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he says, don't worry, you know? so what if you have to work another year. >> reporter: he said that? >> yeah. >> reporter: what did you think? >> it's like, okay, yeah. work another year. but by that time, i'm in it. the boat's bought. he's already sunk so much money into it. so it's like, let's just get this done. >> reporter: can't walk away now. >> right. let's get it done. >> reporter: they did not ask steven to kick in a share, which was probably just as well, given how steven was with money. >> the creative side of his mind worked very well, but he was not a good money manager. >> reporter: steven bailey williams, as his friends told the detectives, had lived hand-to-mouth most of his life. he was a radio guy, made good money. and spent it. finance not a strong suit, said his friend, doug johnson. >> he was bad with money, and he was paperwork averse. he would just forget to file his taxes for a few years. >> reporter: how many years would he go? >> his record was eight. >> reporter: but then steven's father died, and the bad money manager was suddenly confronted with a windfall.
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steven inherited nearly $2 million. so now he would have to manage real money. >> he was trying to manage the estate, trying to get things organized, which, for steven, was an almost impossible battle. >> sure. >> reporter: but happily, there was harvey, the ex-banker to help him get the money socked away, a nice, safe tax haven, offshore. >> he said he's helping me with stuff, a retired financial planner and investment banker. >> reporter: just the sort of person i need right now. >> yeah, and boy, this would be a real great help. >> reporter: but that was just business. what really caught steven's imagination was sailing around the world. that is, if the boat ever got finished. >> because every time he turned around, it was a new computer being put in, or new paintings and fireplaces and satellite systems. >> reporter: and two bathrooms and its full kitchen and -- well, never seemed to end. two years passed. three years. steven waiting and waiting. >> he had wanted to go to culinary school. and harvey kept saying, oh, we're going to set sail soon. we're going to set sail soon.
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>> reporter: and then one day, without a word to anyone, steven simply disappeared. coming up, the questions begin. where was steven? and what had happened to his newfound fortune? >> i said, how could this be? i mean, you're a multimillionaire, and you don't have any money? when "dateline" continues. ♪ ♪ i'd like to thank eating right, whole grain, multigrain cheerios! my bowl, my spoons! mom, are those my jeans? [ female announcer ] people who choose more whole grain tend to weigh less than those who don't. multigrain cheerios has whole grain and 110 delicious calories. ...more grains. less you!
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partly cloudy with a slight chance of rain through tomorrow. high today around 85. low tonight, 55. right now, 76. >> reporter: in the spring of 2006, ex-deejay steven b. williams was ready, eager. any day now, he would be setting off to sail around the world. and then suddenly, without saying a word to any of his lifelong friends, he vanished. >> i was worried sick. and we were all kind of having the same angst that he had just dropped off the radar completely. >> reporter: no one had seen steven for weeks. >> i called harvey and said hey, harvey, we're all really concerned about steven. have you seen him? and he was, oh, he's over in hawaii. he went to hawaii. >> reporter: now, that was strange, because harvey told another friend steven went to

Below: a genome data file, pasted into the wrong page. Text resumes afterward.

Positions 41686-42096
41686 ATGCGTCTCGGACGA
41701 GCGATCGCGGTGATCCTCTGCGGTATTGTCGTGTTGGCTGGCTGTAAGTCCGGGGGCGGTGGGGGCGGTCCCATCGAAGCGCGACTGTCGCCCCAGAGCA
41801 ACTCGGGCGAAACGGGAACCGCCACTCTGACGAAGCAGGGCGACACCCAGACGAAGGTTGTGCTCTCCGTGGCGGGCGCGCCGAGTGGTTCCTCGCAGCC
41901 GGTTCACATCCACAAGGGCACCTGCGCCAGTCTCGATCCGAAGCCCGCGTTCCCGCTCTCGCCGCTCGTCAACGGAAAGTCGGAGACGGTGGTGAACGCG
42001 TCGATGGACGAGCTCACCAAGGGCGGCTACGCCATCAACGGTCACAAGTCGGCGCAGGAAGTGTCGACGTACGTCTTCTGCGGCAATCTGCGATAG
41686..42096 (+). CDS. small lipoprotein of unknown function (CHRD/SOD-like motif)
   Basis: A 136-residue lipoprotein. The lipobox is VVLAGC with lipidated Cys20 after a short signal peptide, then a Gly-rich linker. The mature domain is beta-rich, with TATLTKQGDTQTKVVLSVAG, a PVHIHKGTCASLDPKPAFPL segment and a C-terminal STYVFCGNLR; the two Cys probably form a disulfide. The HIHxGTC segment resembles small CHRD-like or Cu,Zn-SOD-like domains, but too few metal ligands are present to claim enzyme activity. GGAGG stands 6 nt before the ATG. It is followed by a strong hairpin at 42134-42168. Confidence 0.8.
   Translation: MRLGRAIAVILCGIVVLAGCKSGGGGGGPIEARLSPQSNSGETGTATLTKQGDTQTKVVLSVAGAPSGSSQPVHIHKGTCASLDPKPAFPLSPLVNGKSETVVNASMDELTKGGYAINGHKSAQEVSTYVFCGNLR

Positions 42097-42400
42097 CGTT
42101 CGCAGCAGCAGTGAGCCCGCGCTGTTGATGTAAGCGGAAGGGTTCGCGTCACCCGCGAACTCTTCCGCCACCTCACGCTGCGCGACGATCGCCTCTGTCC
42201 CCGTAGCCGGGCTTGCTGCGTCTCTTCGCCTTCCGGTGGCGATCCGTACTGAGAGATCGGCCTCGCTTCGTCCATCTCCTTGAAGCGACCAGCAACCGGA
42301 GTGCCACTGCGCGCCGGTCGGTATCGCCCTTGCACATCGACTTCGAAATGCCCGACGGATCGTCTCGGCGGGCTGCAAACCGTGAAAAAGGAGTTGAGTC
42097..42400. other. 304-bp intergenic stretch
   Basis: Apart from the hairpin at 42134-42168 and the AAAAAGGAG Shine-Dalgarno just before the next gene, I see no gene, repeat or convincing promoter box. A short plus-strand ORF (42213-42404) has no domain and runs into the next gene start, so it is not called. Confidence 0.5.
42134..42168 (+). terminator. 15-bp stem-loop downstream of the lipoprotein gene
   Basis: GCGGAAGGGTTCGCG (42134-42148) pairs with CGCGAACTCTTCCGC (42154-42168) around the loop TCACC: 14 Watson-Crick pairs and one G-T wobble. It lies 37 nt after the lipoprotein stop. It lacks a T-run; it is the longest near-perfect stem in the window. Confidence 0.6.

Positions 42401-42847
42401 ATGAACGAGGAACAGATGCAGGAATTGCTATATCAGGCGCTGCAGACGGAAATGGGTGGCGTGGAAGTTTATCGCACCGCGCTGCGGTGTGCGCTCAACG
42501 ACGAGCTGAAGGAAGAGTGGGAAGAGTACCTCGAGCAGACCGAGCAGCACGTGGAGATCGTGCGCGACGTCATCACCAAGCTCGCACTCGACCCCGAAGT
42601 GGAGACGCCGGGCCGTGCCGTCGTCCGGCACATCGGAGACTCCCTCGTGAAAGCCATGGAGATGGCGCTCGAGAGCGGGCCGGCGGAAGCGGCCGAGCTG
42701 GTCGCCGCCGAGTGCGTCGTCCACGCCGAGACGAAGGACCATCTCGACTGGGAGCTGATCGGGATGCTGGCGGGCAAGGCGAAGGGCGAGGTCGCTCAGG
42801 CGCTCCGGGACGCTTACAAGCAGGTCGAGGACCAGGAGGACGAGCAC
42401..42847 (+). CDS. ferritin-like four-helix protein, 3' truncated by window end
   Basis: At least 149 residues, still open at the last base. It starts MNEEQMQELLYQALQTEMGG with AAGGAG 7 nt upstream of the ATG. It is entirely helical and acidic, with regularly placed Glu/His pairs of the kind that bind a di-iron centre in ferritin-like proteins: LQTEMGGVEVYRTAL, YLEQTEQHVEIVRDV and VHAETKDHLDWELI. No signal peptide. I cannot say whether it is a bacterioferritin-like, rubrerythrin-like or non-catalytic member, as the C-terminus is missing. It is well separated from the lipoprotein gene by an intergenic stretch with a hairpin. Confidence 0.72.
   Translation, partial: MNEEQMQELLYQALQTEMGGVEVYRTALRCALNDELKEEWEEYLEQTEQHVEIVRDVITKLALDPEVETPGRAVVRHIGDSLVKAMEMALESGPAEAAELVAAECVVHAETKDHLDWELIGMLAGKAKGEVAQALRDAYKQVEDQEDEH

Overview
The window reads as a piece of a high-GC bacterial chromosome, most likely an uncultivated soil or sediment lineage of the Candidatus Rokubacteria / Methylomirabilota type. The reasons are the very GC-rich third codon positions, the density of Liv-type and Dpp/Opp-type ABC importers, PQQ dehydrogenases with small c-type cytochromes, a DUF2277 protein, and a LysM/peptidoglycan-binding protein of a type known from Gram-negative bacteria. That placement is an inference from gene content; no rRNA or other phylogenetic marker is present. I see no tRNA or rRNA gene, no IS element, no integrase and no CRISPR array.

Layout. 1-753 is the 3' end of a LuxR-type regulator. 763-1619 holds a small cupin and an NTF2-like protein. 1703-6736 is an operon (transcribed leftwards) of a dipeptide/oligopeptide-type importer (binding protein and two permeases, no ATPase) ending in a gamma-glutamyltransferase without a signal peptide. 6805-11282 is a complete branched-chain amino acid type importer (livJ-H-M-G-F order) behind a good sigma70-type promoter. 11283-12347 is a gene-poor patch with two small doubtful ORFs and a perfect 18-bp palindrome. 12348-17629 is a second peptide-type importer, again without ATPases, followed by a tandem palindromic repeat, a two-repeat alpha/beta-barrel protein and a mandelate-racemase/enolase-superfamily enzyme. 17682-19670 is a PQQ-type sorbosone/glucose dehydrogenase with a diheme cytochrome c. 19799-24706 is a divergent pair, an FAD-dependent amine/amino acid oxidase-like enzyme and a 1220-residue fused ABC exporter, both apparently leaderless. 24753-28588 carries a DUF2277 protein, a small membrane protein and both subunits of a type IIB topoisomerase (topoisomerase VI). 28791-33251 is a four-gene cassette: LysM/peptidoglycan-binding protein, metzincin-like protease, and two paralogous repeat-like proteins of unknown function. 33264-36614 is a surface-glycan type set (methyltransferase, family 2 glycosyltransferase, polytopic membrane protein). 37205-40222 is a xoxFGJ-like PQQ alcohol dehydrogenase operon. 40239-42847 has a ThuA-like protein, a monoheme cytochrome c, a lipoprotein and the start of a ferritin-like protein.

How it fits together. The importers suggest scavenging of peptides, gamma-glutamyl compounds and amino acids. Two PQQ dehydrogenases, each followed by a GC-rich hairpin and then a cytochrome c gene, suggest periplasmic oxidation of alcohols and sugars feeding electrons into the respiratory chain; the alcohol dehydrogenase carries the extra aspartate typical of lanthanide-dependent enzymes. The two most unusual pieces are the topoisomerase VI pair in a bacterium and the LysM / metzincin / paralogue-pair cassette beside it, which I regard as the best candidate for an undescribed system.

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mexico. what did you think? >> i thought steven wouldn't go to mexico at gunpoint. i mean, that was -- it was completely out of character for him. >> reporter: then harvey's friend, greg, the stainless steel guy, said he noticed something strange about steven's usually cluttered cabin. >> it was completely sterile. just -- nothing in it. not one loose object. >> reporter: it was as if steven had never set foot in here. and then those boaters made their shocking discovery, steven face-down in the ocean, a bullet in his head. what was it like to get that news? >> oh, it was awful. i felt like i was in some made-for-tv movie. it's like this can't be happening. none of us could believe it was happening. >> reporter: detectives ken clark and robert martindale morrow's boat, steven's last-known residence and they wanted to talk to harvey. they got a search warrant, brought a whole team to the harbor, seized the yacht. when you first walked in, was it -- >> clean.
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absolutely clean. clean enough where you -- these are my words, eat off the floor. >> reporter: pristine, in fact. and for all the diligent efforts of the forensic people, there was no sign of steven b's existence, no evidence he had ever set foot on that yacht. they did find some high-tech navigational equipment, which they hoped would tell them where the boat had been, but when the expert analyzed it -- >> he said it was never connected, it was never turned on. >> reporter: there was a manual for a handheld garmin gps, but only the manual. >> we went, we searched and we searched and we searched and we just didn't find the gps. >> reporter: nor did they find harvey morrow. he seemed to have disappeared. and that's when they started digging into harvey's background. just who was he, anyway? >> some said he was as wealthy as $12 million and more. >> reporter: though when detectives talked to the neighbors here at the yacht club, at least one of them wasn't quite so sure that harvey was for real.